The researchers argue that merely observing someone else being flattered makes us compare ourselves to the object of praise. Kind words about others make us seethe. This makes us dislike the person being flattered, but that feeling also transfers over to the person innocently paying the compliment. It’s the “kill-the-messenger-effect.” Envy is an ugly emotion. We recognize the dark, unbecoming feelings it provokes, and we immediately resent the flatterer for making us experience them.
Because this study was published in the Journal of Consumer Research—a journal interested to figuring exactly how to get people to buy things—the authors spend some time discussing the implications for marketers. The results would seem to be bad news for salespeople hoping to flatter their customers into making purchases. While a compliment may work on your target, you run the risk of alienating the rest of the store.
Fortunately for capitalism, there are ways to turn this feeling to the salesperson’s advantage. In a separate study, the researchers set out to investigate “whether and when observing sincere flattery can have a persuasive impact. That is, can it make the observer behave in a manner aligned with the flatterer’s interests.”
The researchers presented students with a hypothetical situation in which a salesperson compliments a fellow shopper’s fashion sense. The students were then asked to choose between two pairs of jeans: a comfortable, standard pair, and a more stylish, expensive pair. The assumption is that the salesperson would prefer that you buy the more expensive pair.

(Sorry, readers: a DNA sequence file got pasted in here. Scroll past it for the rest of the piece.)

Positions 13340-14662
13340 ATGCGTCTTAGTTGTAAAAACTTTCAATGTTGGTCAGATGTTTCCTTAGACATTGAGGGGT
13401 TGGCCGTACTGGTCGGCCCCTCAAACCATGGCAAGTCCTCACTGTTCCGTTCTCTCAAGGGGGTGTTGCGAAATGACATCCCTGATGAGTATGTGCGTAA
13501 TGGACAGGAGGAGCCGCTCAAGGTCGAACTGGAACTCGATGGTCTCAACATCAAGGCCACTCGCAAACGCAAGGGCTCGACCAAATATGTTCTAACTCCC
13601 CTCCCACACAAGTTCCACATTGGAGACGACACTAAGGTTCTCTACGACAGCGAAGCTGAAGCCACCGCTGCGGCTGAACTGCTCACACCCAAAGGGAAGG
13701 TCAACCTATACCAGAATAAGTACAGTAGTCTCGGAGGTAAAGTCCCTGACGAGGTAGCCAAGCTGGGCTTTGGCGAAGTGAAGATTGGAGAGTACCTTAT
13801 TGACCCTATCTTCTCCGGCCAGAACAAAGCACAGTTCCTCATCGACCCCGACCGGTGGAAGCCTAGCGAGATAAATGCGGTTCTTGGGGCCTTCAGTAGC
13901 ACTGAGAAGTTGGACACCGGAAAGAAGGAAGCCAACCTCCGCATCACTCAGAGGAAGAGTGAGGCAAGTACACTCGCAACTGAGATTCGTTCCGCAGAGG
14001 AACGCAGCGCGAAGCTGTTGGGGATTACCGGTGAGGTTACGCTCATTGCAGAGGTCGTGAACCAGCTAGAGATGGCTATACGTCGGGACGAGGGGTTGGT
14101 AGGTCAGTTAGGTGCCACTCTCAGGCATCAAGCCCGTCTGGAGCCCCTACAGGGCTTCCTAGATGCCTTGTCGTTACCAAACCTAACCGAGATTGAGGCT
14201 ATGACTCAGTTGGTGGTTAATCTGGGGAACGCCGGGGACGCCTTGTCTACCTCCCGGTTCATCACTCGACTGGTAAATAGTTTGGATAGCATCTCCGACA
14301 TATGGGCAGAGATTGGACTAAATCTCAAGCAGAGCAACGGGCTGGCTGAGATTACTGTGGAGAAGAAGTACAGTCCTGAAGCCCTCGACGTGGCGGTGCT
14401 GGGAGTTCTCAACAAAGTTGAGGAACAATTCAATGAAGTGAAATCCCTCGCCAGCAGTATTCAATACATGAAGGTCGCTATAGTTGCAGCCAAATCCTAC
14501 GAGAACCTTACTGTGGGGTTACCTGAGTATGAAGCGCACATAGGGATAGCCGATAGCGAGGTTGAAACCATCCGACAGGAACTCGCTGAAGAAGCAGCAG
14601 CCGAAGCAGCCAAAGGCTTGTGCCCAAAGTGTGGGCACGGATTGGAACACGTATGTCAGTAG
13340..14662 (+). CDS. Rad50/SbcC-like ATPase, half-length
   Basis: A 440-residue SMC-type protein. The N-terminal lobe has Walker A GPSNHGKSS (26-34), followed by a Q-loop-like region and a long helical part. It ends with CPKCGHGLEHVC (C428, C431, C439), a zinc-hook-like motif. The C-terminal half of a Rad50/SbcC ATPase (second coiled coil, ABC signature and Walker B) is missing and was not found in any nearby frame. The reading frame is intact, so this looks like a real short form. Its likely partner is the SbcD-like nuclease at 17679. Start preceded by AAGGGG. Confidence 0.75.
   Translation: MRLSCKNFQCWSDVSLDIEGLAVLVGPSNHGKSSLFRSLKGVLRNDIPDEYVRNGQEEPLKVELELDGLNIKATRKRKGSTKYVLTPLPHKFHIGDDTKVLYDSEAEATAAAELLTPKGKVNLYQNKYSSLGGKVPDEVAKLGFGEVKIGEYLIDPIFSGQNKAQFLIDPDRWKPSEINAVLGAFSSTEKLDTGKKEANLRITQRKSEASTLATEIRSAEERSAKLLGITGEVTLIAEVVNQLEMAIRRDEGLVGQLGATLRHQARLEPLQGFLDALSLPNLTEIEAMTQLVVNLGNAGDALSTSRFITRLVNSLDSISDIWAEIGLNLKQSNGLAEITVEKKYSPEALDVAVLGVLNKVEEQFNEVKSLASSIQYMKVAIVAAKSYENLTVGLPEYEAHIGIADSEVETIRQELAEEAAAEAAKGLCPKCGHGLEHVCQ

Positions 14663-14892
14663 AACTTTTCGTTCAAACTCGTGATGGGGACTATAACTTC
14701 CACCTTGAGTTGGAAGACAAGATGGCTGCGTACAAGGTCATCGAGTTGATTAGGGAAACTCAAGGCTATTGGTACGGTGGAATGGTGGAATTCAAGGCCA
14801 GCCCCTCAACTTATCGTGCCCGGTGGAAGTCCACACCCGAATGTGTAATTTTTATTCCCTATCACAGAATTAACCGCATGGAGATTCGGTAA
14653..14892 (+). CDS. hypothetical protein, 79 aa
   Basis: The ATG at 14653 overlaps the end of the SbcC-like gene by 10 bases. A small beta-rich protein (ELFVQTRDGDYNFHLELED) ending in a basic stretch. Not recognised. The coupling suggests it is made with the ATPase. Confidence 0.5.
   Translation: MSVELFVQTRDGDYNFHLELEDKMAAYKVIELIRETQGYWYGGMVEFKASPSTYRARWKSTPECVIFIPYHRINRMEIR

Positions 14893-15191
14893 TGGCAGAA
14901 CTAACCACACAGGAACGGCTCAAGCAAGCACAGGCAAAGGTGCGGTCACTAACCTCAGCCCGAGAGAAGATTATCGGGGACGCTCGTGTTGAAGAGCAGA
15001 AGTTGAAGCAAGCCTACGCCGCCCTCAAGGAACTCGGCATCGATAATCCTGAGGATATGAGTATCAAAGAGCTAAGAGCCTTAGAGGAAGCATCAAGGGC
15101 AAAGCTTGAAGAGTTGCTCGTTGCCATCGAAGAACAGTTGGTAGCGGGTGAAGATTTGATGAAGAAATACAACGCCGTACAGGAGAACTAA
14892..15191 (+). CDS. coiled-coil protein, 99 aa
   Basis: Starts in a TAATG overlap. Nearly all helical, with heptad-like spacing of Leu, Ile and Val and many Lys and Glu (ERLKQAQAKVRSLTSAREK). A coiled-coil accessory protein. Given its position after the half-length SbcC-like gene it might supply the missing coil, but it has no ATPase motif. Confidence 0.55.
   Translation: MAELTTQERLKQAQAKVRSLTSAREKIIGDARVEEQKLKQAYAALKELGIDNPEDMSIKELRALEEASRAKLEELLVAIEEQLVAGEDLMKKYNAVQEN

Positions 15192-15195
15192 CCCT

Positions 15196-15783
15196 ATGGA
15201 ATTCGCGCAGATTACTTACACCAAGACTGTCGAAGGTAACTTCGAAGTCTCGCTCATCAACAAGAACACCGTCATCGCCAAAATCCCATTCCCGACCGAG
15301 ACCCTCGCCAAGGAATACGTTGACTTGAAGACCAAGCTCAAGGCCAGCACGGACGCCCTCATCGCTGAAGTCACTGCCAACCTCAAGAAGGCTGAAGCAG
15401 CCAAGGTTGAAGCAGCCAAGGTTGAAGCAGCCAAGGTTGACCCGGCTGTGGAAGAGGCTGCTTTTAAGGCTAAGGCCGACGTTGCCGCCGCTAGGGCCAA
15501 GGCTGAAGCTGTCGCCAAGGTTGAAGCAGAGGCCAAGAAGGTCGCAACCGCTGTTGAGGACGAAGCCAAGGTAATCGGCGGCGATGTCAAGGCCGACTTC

The flattery creates a complex brew of feelings. Envy is negative, but it has an aspirational side to it: you may dislike the target of the flattery, but you also want to become them, hoping to “reduce the unpleasant sensation by closing the gap” between the two of you.
In the experiment, then, observers went through warring emotions. Envy of the other shopper should drive the observer to buy the expensive jeans and become more stylish. At the same time, a dislike of the salesperson would make the observer less likely to buy the nice pants. In a putrid mixture of envy, resentment, covetousness, and spite, which would emerge strongest?
The researchers argue that over time, animosity towards the salesperson becomes dissociated from the decision about whether or not to buy the jeans. You forget the link between the two, but your acquisitiveness endures. Envy, in other words, would outlast resentment.
The results supported this theory. When they measured decisions immediately after the compliment, there was no difference between the control group and the group that witnessed flattery. When there was a delay, however, the envious shoppers became more likely to go for the expensive pair.
The study provided hope to those looking to turn humanity’s petty jealousies and insecurities into dollars. Given the right circumstances, with enough patience and study, it’s possible to find the lever that makes us both feel awful about ourselves and open our wallets.